On my first day in Austin I had a terrific hourlong conversation with Cameron Evans, Chief Technology Officer for Microsoft Education. He had a lot of candid observations and great lines: “The vast amount of data in our education system can be used for good, and also for bad actors and bad reasons,” and on the need for professional development and parent education around new learning technologies: “You don’t want to be in a situation where you give people a library card but they can’t read.”
Toward the end I took the chance to ask him about a controversial point. It is an article of faith among many concerned about educationÂ that the extensive philanthropic influence of the Gates Foundation, headed by Microsoft founder Bill Gates, is deployed directly in service of the business interests of the Microsoft Corporation. When it comes to schools, where do the interests of one end and the other one begin?
Evans greeted my question with a broad smile. It’s one that he fields fairly often.
“Bill and Melinda Gates have gone out of their way to make sure that the foundation’s work and the work of Microsoft have nothing to do with each other,” he starts, noting that the Gates Foundation often uses open-source technologies.
However, he allows, “There are times we do see eye to eye.”
Not for nothing, Evans agrees that the Gates Foundation and Microsoft share a single mission. As the foundation puts it, “Bill & Melinda Gates Foundation works to help all people lead healthy, productive lives.”Â ”We share that core mission: everybody should be able to participate fully in life without constraint or impediment.”
The true common ground between the company and the foundation, Evans tells me, has to do with education as a source of human capital and economic productivity.Â
“We’re not producing enough human capital capacity in higher ed and K-12.Â We have an obligation as a corporation to help America be the dominant player in international competitiveness.Â We should be very clear about this. This is a national issue for a global company.Â It’s not something we have to apologize for or defend.Â If the Gates foundation shares that sentiment, so does Intel, so does Lumina, so do MacArthur and Carnegie.” He mentions Microsoft’s legislative advocacy on behalf of the H1B visa for foreign-born technology workers as a sign of their interest in global human capital.
I point out that he’s defaulted to talking about Microsoft’s interest in education from a corporate social responsibility standpoint. This is a party line in any ed-tech conversation, and I wish that corporations would drop it. We all know that Apple, Google, and Microsoft are not just in the education business for the love of adorable, ethnically & socioeconomically diverse children. If they’d be more transparent about where they see the opportunities, we could have an open and honest public discussion about the legitimate role of private actors in providing this public good.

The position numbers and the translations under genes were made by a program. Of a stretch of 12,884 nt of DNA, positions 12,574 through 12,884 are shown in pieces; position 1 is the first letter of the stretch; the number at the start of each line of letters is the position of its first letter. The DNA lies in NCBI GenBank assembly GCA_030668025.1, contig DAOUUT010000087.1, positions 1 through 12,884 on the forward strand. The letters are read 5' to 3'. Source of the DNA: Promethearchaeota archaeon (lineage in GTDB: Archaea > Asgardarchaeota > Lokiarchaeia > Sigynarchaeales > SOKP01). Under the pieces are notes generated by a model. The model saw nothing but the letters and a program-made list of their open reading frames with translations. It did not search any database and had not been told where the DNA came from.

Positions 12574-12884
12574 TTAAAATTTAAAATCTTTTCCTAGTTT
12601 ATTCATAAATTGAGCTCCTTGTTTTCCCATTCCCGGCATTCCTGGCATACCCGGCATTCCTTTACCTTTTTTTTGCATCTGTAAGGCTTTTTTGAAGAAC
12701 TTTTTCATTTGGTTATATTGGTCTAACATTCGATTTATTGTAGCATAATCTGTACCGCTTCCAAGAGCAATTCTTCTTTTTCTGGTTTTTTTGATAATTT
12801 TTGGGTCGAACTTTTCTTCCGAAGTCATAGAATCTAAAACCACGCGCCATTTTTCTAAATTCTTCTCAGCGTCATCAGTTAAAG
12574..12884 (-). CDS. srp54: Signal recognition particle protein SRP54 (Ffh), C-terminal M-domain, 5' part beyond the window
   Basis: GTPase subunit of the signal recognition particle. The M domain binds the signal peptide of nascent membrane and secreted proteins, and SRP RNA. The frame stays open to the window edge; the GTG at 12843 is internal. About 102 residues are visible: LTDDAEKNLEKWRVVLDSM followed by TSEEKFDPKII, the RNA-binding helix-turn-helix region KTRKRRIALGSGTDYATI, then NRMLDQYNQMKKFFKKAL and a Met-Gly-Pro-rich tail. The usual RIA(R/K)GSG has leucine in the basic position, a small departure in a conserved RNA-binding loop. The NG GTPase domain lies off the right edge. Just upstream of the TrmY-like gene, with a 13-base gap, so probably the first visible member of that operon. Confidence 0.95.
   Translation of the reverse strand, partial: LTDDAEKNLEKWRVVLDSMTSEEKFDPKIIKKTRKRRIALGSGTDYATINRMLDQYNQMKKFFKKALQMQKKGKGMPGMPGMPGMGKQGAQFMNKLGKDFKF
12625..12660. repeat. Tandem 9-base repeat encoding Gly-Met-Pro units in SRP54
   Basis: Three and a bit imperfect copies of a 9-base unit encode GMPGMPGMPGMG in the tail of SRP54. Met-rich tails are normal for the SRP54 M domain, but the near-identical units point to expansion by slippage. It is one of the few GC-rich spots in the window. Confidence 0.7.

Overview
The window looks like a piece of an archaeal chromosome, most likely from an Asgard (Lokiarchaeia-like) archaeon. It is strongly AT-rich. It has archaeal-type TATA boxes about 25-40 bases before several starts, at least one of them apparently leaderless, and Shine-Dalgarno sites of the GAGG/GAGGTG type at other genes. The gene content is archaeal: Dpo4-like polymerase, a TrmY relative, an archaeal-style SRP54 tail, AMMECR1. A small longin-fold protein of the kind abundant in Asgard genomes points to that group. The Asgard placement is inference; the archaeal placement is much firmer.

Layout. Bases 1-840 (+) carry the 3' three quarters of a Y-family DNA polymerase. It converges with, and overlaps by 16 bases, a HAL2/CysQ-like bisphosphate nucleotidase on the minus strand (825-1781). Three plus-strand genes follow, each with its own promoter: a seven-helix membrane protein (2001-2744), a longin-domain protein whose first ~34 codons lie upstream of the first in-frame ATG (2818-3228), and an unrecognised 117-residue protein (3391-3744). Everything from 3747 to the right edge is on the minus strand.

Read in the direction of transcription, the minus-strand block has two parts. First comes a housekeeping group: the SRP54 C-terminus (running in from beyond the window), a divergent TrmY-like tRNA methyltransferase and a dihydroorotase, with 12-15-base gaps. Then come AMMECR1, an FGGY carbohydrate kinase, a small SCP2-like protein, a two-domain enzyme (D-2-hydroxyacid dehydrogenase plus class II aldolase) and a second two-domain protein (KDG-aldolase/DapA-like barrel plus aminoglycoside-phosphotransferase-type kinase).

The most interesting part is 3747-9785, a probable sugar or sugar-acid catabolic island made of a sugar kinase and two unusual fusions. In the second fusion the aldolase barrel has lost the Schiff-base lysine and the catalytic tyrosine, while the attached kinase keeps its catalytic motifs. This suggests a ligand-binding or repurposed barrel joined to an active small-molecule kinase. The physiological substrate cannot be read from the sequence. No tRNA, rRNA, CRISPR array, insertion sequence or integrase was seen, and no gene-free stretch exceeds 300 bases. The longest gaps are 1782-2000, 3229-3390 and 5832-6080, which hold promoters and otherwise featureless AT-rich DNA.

So Evans says this: Microsoft’s education businessÂ strategy is not primarily about hardware–a pragmatic attitude since they’re losing out on hardware.
“Some people think our sole goal is to get kids hooked on our products,” through deployments of items like Surface tablets in public schools, he said. “That they’ll be gateway products, students will be hooked for life. The consumer market today is far more dynamic than that.Â IT doesn’t decide what technology you use, whether in school or out of it. Consumers are choosing, not school districts, not anybody.”
What IS it about, then? Reading between the lines, by being a strong voice in workforce development and training, Microsoft helps ensure the the continued dominance of Microsoft software programs like Word, Excel, PowerPoint, and Access across the transition to mobile accessÂ in the global workplace. “As a technology supplier to governments, hospitals, individual corporations and entrepreneurs we have a responsibility to build capacity,” Â Evans puts it.Â Microsoft has 1.5 billion users on the planet; only 55 million are in the US.
Secondly, on a much smaller scale than that global strategic interest, Microsoft is developing educational data and reporting systems that aim to give students, schools and parents embedded, formative, actionable, continuous feedback and insight about student growth and progress–and to give teachers and administrators performance feedback for professional development purposes. Evans was at SXSWEdu to promote this idea. “A teacher needs data on the student sitting in front of them right now.Â We need sophisticated, but simple tools to be able to communicate across the board, what is this data, and what decisions do I need to make that are different.”
The Gates Foundation, of course, cares a lot about data, reporting, and teacher quality as well. And here’s the rub: It can be difficult to trust any kind of separation between the interests of the foundation and the corporation because in many cases, not necessarily nefarious ones, they do in fact coincide.
[Cross-posted at Hechinger Report]